Traffic improvements such as the McKenzie Interchange at the Trans Canada Highway are part of an ongoing plan for regional transportation upgrades to minimize traffic congestion. (Ministry of Transportation and Infrastructure)

COLUMN: The Saanich Snarl, just another gridlock

Travis Paterson is a multimedia journalist with the Saanich News

It might not pass through Colwood but it’s still the Colwood Crawl to Saanich News readers, but with a few caveats.

Speaking to the Chamber of Commerce at a Tuesday luncheon (that mostly focused on housing), Premier John Horgan referenced the “Saanich Stall,” a variation of the Saanich Snarl term that former Colwood mayor Carol Hamilton said last year.

READ MORE: Colwood Crawl doesn’t actually crawl through Colwood

Truthfully, the Colwood Crawl that jams up the Trans Canada Highway at McKenzie-Admirals isn’t actually Colwood’s problem, nor does it travel through Colwood. Rather, the name has drifted over from its original namesake, the rush hour jam along Craigflower and the Old Island Highway. The Old Island Highway was never designed for the estimated 85,000 vehicles that travel daily on the TCH between Victoria and the West Shore.

However, there are several euphemisms – some are more creative than others – and an appetite for clarity.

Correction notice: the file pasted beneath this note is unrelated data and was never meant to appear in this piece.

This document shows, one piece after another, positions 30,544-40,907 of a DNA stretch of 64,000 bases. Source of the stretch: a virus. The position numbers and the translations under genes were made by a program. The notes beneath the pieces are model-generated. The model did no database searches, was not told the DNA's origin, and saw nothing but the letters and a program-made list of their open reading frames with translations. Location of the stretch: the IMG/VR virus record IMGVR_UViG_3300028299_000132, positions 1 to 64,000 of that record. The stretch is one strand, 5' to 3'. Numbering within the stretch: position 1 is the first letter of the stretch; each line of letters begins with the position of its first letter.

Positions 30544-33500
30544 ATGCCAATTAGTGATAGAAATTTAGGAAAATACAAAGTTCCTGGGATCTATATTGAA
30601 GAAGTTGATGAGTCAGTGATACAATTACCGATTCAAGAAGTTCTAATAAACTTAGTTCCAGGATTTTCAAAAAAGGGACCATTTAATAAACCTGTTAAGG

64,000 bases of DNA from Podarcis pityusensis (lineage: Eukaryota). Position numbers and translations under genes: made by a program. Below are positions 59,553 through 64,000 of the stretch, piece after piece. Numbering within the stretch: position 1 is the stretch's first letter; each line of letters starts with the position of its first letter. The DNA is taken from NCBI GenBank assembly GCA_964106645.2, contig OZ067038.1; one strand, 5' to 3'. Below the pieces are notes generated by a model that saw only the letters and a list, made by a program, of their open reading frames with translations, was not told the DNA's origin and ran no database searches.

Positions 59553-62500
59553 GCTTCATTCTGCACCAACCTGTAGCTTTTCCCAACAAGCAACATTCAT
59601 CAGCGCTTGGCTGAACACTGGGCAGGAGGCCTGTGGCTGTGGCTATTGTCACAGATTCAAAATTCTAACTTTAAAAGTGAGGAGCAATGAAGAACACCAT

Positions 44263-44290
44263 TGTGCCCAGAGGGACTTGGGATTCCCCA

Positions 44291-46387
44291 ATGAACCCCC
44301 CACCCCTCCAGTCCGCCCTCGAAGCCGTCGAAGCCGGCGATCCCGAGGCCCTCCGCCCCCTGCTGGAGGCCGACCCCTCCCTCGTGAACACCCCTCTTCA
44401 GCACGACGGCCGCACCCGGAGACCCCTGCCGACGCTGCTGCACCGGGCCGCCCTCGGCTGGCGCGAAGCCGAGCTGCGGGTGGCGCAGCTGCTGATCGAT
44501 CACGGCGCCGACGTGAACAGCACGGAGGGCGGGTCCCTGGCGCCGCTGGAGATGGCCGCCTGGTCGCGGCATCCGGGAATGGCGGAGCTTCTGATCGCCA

“I think you’re conflating two different gridlocks,” said local resident Scotty Stone. “The Saanich Snarl is on Highway 1 Trans Canada.”

From the locals there’s the View Royal Vortex, a crafty piece of alliteration, the Costco Creep, the Langford Lag and Stew’s Snafu, the latter a shot at Langford’s hasty development, one presumes. There’s also the Tillicum Tangle, which prompts a whole new discussion, exactly where does the Saanich Stall begin, and is it separate from the Colwood Crawl?

Before we move on, there’s also the Westshore WTF (points for bluntness) or Insanity Island, a hopeless situation drivers unwittingly cast themselves into (points for creativity).

But back to Saanich. Could the Snarl be reserved for the five-corners intersection of Wilkinson and Interurban?

Call it what you want but with climate change looming, at least the region has leaders pressing for solutions to get out this mess. The revitalization of the E & N corridor, either as a commuter train or some kind of light rail, is among the most promising options to alleviate daily commuter congestion on the TCH.

Is there a Utopian version of Greater Victoria where transit has a carbon footprint close to zero and wait times are minimal?

– Travis Paterson is a multimedia journalist with the Saanich News

reporter@saanichnews.com

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